Dov Berish Weidenfeld
Found in: Haredi rabbis in Israel
Rabbi Dov Berish Weidenfeld was the Chief Rabbi of Tchebein (Trzebinia), Poland, and after World War II spent his final years in Jerusalem. His principal work of Jewish law is titled "Dovev Meisharim".
With Reb Yekele's passing shortly before Beirishel's Bar Mitzvah, the delicate task of raising a new prodigy fell to his widow - herself renowned for her genius and wit (she wrote a great number of her husband's responsa on dictation) and to her two older sons: Reb Yitzchak, who replaced his late father as Rav of Rimelov, and Reb Nachum, Rav of Dombrovo and author of the Chazon Nachum, and later celebrated as a great posek in his own right. By age 19 he entered by marriage into the illustrious family of Rav Yisroel Yoseif HaCharif of Tshebin. Since he did not want any rabbinic post, his wife administered a modest coal business, while Reb Beirish continued his single-minded pursuit of Torah study, amassing knowledge of phenomenal breadth and scope. Nonetheless, the avalanche of requests from varied kehillos that he lead them as their Rav continued, and his friend, Reb Meir Arik, prayed that his business fail so that Klal Yisrael not be deprived of his leadership.For twenty years, this Tshebiner ba'al habayis (layman) - already renowned as the "Gaon of Tshebin" - was consulted by leading rabbanim with whom he maintained a vigorous correspondence; still he remained deaf to all rabbinical offers. However, due to his love of learning and teaching, he would commute daily to and from Cracow to say shiurim to the local bachurim after business hours.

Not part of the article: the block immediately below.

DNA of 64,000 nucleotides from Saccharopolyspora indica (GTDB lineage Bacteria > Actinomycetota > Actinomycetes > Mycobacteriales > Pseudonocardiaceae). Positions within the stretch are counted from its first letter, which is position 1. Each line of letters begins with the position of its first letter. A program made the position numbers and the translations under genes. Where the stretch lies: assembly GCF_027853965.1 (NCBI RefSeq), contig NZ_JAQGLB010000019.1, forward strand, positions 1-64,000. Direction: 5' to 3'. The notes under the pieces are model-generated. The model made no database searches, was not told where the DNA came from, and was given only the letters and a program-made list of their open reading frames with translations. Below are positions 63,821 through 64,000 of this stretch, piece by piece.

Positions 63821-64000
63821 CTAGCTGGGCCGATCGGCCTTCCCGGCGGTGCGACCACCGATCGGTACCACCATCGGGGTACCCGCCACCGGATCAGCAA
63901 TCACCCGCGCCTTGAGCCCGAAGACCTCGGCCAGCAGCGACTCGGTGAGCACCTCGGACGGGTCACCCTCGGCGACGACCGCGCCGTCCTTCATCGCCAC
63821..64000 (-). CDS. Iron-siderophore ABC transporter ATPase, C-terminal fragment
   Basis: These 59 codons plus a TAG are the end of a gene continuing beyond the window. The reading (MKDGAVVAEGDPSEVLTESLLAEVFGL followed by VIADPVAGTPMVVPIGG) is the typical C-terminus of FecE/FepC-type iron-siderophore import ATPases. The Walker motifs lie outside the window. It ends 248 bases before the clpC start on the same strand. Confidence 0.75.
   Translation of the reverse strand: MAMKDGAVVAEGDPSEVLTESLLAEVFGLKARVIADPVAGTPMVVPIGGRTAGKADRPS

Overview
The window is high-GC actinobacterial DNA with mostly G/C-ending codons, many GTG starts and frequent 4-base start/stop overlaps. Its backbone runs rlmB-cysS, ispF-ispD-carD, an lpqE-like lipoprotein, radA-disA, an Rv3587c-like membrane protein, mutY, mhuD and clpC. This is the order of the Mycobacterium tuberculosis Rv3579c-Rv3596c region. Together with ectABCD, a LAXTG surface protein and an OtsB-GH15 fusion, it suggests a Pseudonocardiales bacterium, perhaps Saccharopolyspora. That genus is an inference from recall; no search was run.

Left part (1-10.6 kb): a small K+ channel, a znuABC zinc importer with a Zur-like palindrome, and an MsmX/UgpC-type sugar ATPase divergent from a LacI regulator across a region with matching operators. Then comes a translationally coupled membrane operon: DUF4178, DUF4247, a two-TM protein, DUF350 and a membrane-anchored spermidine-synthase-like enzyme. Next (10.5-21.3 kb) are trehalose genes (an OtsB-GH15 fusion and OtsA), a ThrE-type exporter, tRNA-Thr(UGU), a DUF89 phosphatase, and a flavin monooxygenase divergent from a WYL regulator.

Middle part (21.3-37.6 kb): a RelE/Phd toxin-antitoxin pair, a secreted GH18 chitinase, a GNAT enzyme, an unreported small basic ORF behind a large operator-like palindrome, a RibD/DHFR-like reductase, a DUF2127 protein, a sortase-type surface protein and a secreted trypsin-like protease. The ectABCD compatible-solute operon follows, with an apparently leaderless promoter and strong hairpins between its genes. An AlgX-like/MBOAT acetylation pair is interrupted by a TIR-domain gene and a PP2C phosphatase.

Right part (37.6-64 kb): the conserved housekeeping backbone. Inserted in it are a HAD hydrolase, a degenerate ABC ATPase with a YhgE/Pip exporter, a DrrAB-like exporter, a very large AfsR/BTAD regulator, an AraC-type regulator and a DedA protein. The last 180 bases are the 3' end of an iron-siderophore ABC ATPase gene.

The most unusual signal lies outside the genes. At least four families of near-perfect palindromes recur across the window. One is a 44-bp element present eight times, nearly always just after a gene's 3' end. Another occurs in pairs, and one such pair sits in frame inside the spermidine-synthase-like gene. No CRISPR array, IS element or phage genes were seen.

He carefully collected copies of these responsa, amassing enough material to publish ten volumes. In 1937 he succeeded in producing the first and only sefer every printed in Tshebin, entitled Doveiv Meishorim- the other nine volumes were never published.
The Tshebiner Rav's picture, along with those of the Rebbeim of Ger and Belz, had appeared in the venomous tabloid Die Sturmer, his caption reading: "The worlds greatest Talmudist." Realizing that he was a target for elimination, he fled, crossing the Communist border, entering Lvov (Lemberg). Communist authorities were carrying out their systematic erasure of religious life, the gaon of Tshebin, along with thousands of other Jews, was deported to Siberia, long with his wife and youngest daughter, the Rav arrived in Sverdelovsk, Siberia, in late 1940.
His noted son-in-law, his successor as Rosh Yeshivah of Kochav MiYaakov, and a noted gaon and author in his own right, Rabbi Baruch Shimon Schneersohn relates: Upon republishing these responsa some 26 years after they were written, he included the Rav's subsequent handwritten glosses to the first edition. He found not one correction, only additional proofs to those very answers originally written without as much as a Gemara.
The Tshebiner Rav arrived on the eve of Pesach, 1946, in Jerusalem, which he was to call home for the rest of his life.
On the fourth of Cheshvan, 5726, 70 minutes before Shabbos, his neshamah entered a yom shekulo tov.